By being the first one to introduce a new product, one outperforms the competition. Time to market is critical due to fierce competition and pressing time constraints. In this, ESI positively influences the lead time of the production process. The involvement of a system supplier in an early stage of the process results in a relatively shorter iterative process during the development of the module, ensuring timely achievement of the desired result. This enables speedy initiation of the production process, which has a positive influence on market share.

The three abovementioned advantages are highly intertwined. By focusing on purchasing the right materials, one not only saves costs (advantage #1). The right selection of materials results in an improved manufacturability of the product and a more efficient production process (advantage #2). Logically speaking, the third advantage (a shorter time to market) belongs to the equation as well; improved manufacturability and a more efficient production process result in a shorter lead time and an accelerated launch into the market.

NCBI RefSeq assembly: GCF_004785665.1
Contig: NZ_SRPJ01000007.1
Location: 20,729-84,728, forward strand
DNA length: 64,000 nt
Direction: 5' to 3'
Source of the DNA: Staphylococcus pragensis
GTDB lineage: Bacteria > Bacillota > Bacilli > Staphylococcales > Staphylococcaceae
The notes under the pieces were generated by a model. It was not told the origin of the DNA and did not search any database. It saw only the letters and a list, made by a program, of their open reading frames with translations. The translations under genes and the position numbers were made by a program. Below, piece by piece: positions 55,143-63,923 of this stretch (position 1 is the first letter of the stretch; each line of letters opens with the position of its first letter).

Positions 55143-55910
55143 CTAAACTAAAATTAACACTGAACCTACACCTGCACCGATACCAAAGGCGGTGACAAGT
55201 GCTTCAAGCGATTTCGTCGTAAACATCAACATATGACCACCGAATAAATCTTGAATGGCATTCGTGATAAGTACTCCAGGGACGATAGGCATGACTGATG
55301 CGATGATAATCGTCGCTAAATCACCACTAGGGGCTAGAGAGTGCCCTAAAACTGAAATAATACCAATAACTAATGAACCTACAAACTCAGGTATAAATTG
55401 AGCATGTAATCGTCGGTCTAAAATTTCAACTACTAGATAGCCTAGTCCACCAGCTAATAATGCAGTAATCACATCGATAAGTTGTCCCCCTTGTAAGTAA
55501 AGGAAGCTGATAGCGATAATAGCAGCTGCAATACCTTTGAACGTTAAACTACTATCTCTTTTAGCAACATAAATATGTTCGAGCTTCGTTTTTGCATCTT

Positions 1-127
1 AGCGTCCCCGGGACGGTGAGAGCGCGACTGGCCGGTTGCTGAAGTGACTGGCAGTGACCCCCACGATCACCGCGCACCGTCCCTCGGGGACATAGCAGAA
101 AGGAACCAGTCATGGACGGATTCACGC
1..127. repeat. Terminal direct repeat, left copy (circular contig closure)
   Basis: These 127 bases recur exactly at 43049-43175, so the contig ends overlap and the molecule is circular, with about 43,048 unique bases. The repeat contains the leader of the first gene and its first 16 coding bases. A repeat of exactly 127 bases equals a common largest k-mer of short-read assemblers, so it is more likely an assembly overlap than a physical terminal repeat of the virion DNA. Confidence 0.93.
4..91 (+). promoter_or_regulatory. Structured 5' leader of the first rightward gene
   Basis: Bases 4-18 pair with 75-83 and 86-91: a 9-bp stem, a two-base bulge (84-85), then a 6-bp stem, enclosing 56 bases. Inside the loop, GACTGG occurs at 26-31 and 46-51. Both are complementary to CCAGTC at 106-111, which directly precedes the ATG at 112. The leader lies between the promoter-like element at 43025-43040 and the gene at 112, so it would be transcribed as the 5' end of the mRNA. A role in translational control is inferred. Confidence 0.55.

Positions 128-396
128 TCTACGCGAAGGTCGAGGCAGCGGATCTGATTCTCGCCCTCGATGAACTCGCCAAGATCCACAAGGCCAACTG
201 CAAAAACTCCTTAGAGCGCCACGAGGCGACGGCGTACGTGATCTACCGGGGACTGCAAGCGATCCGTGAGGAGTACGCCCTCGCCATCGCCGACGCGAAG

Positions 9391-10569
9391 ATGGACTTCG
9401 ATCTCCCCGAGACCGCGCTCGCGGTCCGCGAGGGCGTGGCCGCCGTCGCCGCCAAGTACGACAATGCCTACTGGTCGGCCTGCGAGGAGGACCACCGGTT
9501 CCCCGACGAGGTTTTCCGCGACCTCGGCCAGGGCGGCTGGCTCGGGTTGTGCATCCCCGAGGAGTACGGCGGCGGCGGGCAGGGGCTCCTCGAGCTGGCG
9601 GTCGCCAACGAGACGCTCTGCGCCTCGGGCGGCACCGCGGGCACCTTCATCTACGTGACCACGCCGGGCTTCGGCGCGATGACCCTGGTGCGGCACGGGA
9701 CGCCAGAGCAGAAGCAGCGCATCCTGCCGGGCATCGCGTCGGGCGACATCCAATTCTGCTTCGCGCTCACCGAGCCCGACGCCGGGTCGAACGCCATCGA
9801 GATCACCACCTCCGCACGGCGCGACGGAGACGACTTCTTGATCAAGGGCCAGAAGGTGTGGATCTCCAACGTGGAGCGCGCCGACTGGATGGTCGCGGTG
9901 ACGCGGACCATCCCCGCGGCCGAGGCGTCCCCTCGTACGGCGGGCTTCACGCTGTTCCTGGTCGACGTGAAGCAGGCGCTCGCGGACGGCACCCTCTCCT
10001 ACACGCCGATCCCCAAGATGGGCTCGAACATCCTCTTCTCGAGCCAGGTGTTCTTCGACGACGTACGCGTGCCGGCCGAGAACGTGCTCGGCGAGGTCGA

Employment of Early Supplier Involvement allows timely identification of project risks in the realm of cost price, manufacturability and lead time. This enables targeted management of risks that may be diminished or even eliminated.